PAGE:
In this post I’d like to test limits of python aiohttp and check its performance in terms of requests per minute. Everyone knows that asynchronous code performs better when applied to network operations, but it’s still interesting to check this assumption and understand how exactly it is better and why it’s is better. I’m going to check it by trying to make 1 million requests with aiohttp client. How many requests per minute will aiohttp make? What kind of exceptions and crashes can you expect when you try to make such volume of requests with very primitive scripts? What are main gotchas that you need to think about when trying to make such volume of requests?
Async programming is not easy. It’s not easy because using callbacks and thinking in terms of events and event handlers requires more effort than usual synchronous programming. But it is also difficult because asyncio is still relatively new and there are few blog posts, tutorials about it. Official docs are very terse and contain only basic examples. There are some Stack Overflow questions but not that many only 410 as of time of writing (compare with 2 585 questions tagged “twisted”) There are couple of nice blog posts and articles about asyncio over there such as this, that, that or perhaps even this or this.
To make it easier let’s start with the basics – simple HTTP hello world – just making GET and fetching one single HTTP response.
In synchronous world you just do:
How does that look in aiohttp?
hmm looks like I had to write lots of code for such a basic task… There is “async def” and “async with” and two “awaits” here. It seems really confusing at first sight, let’s try to explain it then.
You make your function asynchronous by using async keyword before function definition and using await keyword. There are actually two asynchronous operations that our hello() function performs. First it fetches response asynchronously, then it reads response body in asynchronous manner.
Aiohttp recommends to use ClientSession as primary interface to make requests. ClientSession allows you to store cookies between requests and keeps objects that are common for all requests (event loop, connection and other things). Session needs to be closed after using it, and closing session is another asynchronous operation, this is why you need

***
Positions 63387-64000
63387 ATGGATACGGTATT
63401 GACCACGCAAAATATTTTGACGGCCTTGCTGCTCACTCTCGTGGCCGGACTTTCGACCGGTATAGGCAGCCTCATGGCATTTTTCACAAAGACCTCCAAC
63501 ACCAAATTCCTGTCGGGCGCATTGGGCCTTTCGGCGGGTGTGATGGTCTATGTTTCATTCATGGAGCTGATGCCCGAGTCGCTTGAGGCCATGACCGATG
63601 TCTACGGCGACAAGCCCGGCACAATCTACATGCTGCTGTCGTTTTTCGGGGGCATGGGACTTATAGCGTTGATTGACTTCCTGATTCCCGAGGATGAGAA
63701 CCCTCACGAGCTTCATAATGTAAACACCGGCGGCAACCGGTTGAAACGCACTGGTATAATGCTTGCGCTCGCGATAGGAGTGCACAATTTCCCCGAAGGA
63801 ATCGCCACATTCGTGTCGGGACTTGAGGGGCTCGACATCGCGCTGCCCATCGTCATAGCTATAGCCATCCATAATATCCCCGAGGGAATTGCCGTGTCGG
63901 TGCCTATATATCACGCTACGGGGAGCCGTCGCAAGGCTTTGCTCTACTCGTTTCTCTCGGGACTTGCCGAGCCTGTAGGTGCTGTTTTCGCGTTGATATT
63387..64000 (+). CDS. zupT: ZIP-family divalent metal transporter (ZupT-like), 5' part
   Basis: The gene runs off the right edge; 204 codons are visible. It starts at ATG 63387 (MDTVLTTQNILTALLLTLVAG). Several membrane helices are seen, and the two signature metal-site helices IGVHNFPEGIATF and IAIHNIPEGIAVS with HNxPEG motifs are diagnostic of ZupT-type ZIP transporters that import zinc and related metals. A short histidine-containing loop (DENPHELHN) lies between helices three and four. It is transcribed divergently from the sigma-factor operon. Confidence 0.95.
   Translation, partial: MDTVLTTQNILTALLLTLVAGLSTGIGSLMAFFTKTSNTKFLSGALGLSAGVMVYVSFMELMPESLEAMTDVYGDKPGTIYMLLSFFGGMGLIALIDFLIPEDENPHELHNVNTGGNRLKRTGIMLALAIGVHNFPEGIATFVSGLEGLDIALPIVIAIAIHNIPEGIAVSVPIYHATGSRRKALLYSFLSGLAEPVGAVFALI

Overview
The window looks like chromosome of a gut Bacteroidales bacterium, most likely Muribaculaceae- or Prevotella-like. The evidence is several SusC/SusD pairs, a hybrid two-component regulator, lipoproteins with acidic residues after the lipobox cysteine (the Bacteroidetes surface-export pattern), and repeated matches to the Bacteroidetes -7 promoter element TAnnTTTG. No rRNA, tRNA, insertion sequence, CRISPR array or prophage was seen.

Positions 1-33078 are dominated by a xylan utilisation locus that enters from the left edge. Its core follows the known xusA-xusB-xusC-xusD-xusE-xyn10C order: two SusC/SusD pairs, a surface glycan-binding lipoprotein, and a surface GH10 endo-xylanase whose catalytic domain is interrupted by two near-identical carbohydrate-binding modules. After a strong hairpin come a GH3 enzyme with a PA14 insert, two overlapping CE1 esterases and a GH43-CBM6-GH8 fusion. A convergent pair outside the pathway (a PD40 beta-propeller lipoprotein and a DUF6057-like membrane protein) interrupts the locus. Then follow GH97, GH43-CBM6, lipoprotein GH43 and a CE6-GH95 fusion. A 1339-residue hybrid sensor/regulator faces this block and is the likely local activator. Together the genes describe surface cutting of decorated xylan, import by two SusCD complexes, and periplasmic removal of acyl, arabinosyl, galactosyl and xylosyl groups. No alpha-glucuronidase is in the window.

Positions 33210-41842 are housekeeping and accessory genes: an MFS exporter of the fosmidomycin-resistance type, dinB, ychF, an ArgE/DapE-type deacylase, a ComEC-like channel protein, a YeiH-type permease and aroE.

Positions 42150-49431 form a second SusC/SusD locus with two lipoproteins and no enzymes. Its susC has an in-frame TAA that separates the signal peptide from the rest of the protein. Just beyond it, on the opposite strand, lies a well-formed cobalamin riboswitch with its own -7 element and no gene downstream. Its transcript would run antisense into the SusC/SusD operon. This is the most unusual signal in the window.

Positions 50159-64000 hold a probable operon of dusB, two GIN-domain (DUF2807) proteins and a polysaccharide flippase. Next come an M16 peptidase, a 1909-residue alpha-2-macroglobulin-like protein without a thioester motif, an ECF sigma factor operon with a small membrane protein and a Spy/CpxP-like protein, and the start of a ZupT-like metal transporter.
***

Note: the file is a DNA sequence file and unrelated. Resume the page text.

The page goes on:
async with every time you deal with sessions.
After you open client session you can use it to make requests. This is where another asynchronous operation starts, downloading request. Just as in case of client sessions responses must be closed explicitly, and context manager’s
with statement ensures it will be closed properly in all circumstances.
To start your program you need to run it in event loop, so you need to create instance of asyncio loop and put task into this loop.
It all does sound bit difficult but it’s not that complex and looks logical if you spend some time trying to understand it.
Fetch multiple urls
Now let’s try to do something more interesting, fetching multiple urls one after another. With synchronous code you would do just:
This is really quick and easy, async will not be that easy, so you should always consider if something more complex is actually necessary for your needs. If your app works nice with synchronous code maybe there is no need to bother with async code? If you do need to bother with async code here’s how you do that. Our
hello() async function stays the same but we need to wrap it in asyncio
Future object and pass whole lists of Future objects as tasks to be executed in the loop.
Now let’s say we want to collect all responses in one list and do some postprocessing on them. At the moment we’re not keeping response body anywhere, we just print it, let’s return this response, keep it in list, and print all responses at the end.
To collect bunch of responses you probably need to write something along the lines of:
Notice usage of
asyncio.gather(), this collects bunch of Future objects in one place and waits for all of them to finish.
Now let’s simulate real process of learning and let’s make mistake in above script and try to debug it, this should be really helpful for demonstration purposes.
This is how sample broken async function looks like:
This code is broken, but it’s not that easy to figure out why if you dont know much about asyncio. Even if you know Python well but you dont know asyncio or aiohttp well you’ll be in trouble to figure out what happens.
What is output of above function?
It produces following output:
What happens here? You expected to get response objects after all processing is done, but here you actually get bunch of generators, why is that?
It happens because as I’ve mentioned earlier
response.read() is async operation, this means that it does not return result immediately, it just returns generator. This generator still needs to be called and executed, and this does not happen by default,
yield from in Python 3.4 and